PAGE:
“What do I do?” she asked, breathing rapidly and wringing her hands.
I pointed out it’s the same as the field they normally play on: same game, same people, just a different location.
She wasn’t comforted, worrying about knowing where to go, finding first base and people laughing at her.
Whoa, I thought, Where is this coming from? I could have easily scoffed and told her to stop being silly and to get out on the field. But she was clearly in distress. I knew because I recognized her reaction and emotions.
Having dealt with various forms of anxiety disorders — social anxiety, panic, agoraphobia — since adolescence, I’m familiar with the intense (and often irrational) feelings that accompany these conditions. It’s taken nearly 20 years of therapy, medicine and perseverance to cope with my own mental health journey, yet watching my daughter experience many of the same symptoms has forced me to reevaluate the way I manage my own health — and now hers.
Experts agree that anxiety is largely genetic and tends to run in families. I’m certain that some of my phobias came from my own mother, a combination of hereditary and learned behavior. I thought if I kept my symptoms secret and never discussed or showed them, my three young children might be spared from suffering the same trials.
But I’ve learned that genetics are more powerful than the secrets we keep. My daughter had never witnessed me having a panic attack, nor heard the word “anxiety” slip my lips, yet her struggles are becoming apparent. Watching her deal with anxious thoughts and feelings flipped a switch in my brain: How is my silence helping her? It’s not.
So we’ve decided to make our home and family a transparent and supportive place where feelings and emotions are talked about candidly. Rather than quietly wishing she’ll grow out of it, I’m helping her tackle her anxiety head on — through example. I want to teach my children that many of these thoughts and feelings are not only okay but also manageable.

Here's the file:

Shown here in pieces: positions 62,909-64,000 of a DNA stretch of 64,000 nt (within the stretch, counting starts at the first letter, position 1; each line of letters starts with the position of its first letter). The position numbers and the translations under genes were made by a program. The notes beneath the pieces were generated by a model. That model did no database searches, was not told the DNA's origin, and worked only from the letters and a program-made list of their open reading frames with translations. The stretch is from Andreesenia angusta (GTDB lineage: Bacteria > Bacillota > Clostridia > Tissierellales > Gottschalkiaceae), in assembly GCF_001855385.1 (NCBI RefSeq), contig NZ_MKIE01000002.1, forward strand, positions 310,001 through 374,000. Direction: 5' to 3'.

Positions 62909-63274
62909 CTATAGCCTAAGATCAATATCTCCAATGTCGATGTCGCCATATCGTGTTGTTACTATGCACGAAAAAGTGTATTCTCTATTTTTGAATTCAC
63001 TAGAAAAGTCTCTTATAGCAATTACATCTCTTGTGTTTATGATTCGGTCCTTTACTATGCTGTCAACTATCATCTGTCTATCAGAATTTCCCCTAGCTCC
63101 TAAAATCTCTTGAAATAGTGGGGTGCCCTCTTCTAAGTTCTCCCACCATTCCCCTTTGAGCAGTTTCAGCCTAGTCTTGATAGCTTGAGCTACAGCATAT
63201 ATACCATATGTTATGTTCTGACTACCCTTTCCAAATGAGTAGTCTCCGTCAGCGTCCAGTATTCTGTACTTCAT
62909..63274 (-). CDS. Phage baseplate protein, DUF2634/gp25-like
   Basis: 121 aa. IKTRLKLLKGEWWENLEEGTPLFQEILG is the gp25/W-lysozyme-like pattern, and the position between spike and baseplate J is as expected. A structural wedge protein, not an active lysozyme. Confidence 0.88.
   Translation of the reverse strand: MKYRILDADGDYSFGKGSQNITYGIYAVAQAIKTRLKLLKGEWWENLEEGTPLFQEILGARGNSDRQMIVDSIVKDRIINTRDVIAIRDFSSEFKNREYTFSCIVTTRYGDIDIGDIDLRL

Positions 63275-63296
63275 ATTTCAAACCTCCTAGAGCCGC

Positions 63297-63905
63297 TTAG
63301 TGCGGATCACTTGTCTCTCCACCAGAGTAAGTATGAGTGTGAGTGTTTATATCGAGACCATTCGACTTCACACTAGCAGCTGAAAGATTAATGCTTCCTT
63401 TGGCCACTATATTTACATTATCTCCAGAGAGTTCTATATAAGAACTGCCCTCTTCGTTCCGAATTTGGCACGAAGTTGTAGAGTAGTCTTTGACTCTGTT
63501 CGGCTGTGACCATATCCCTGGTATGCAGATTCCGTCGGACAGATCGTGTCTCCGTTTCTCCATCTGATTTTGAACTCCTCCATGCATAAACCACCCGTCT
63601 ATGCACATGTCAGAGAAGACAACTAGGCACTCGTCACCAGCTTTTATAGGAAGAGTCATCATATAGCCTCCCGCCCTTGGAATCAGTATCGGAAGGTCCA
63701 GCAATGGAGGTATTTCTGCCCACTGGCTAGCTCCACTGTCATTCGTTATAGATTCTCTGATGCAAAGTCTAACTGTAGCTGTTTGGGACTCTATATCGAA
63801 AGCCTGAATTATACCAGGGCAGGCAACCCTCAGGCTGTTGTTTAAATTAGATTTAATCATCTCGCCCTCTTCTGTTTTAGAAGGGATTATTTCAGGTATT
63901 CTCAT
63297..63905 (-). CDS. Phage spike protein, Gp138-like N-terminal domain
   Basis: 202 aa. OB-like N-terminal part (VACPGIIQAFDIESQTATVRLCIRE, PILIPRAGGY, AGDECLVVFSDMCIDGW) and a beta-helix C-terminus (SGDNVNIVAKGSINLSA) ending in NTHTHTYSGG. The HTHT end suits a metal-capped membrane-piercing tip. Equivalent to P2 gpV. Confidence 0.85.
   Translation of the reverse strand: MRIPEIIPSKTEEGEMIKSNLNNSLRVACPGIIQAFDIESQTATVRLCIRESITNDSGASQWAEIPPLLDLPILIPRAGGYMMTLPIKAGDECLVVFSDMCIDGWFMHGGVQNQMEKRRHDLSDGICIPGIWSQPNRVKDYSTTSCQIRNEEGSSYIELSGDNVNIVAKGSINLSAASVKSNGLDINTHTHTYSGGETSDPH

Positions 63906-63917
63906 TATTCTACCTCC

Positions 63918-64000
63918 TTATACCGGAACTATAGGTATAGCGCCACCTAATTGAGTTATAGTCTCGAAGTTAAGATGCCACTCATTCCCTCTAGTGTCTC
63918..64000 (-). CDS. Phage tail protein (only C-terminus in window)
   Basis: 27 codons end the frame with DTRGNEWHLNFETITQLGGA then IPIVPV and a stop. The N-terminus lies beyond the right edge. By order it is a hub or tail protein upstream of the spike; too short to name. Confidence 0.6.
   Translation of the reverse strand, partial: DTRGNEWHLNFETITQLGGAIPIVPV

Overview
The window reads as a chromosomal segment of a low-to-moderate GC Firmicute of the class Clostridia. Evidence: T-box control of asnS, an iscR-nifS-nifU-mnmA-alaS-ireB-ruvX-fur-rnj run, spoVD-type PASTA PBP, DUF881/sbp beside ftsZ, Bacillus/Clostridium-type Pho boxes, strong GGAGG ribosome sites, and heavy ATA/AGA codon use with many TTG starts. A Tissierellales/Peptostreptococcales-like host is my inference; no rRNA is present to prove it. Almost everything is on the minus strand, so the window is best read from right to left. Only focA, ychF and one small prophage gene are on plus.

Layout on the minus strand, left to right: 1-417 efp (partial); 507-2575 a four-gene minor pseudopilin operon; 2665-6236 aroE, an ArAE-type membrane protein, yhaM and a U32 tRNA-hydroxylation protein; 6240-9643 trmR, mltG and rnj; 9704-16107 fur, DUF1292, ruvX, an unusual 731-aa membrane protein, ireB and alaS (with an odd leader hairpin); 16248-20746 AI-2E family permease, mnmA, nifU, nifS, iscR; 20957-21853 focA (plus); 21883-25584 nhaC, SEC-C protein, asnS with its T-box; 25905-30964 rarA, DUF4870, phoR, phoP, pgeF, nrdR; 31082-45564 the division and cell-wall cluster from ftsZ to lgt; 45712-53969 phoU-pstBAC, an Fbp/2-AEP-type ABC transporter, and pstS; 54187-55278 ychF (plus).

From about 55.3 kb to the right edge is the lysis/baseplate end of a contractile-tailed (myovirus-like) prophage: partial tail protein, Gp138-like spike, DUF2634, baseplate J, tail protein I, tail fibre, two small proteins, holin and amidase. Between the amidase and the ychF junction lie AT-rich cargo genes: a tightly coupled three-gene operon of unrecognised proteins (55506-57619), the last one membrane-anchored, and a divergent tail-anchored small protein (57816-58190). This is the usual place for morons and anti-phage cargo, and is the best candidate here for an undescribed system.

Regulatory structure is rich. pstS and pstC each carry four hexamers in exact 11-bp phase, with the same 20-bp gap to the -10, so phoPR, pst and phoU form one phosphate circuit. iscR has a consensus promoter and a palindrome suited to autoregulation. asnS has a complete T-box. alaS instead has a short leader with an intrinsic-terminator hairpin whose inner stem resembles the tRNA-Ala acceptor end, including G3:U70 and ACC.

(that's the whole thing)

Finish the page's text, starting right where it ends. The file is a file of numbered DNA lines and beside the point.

We regularly check in with each other, asking how we’re feeling, particularly in situations that are likely to create uncertainty and jitters. We practice deep, slow breathing. We try to live an active lifestyle, using movement as a way to quiet a nervous mind.
A recent trip to the amusement park was an excellent teaching moment — for both of us. Amusement parks rank up there with supermarkets, retail stores and museums on my list of panic-inducing places, because waiting in lines is one of those inexplicable triggers for me.
“Wanna go on the big roller coaster!?” my daughter’s friend asked, excited. My daughter looked at me and I could see the angst in her eyes. I knelt to meet her at eye level, then softly spoke. I asked her if she wanted to try, acknowledged that she was feeling scared and told her she didn’t have to ride if she didn’t want to. She whispered that she wanted to, but she was nervous.
Say it, I thought. Show her you’re stronger than anxiety.
“C’mon,” I finally said. “I’ll go with you.”
And we did. We waited in line, and as we got closer to our turn, she squeezed my hand. “I’m feeling really nervous,” she said. “Me too,” I replied. We smiled, took a breath and moved forward. Afterward, I told her how proud I was that we conquered our fear together.
Hiding emotions or making excuses for symptoms is not only ineffective, it can be harmful. Avoidance just reinforces anxiety. Children learn by example, and genetics cannot be controlled. Letting kids witness vulnerability is a powerful thing.
Eradicating the stigma around these disorders is one of my primary missions as a parent. I’m grateful that the upcoming generation of parents has much more support and awareness than I did, and I hope to contribute to that trend. As for my daughter, she’s teaching me about patience, understanding and compassion — not only for herself but for myself. Together we figure out ways to overcome anxiety.
I would love to think that the grip of anxiety will pardon my kids, but that might not be the case. So I’m looking for ways to soften its presence, should it make an appearance. I’m doing that with a pragmatic, accepting and positive outlook.
My girl and I have formed a mentality of “we’re in this together,” and we’re figuring out ways that we can navigate this journey side by side.
Jennifer Craven is an instructor of fashion merchandising at Mercyhurst University in Pennsylvania.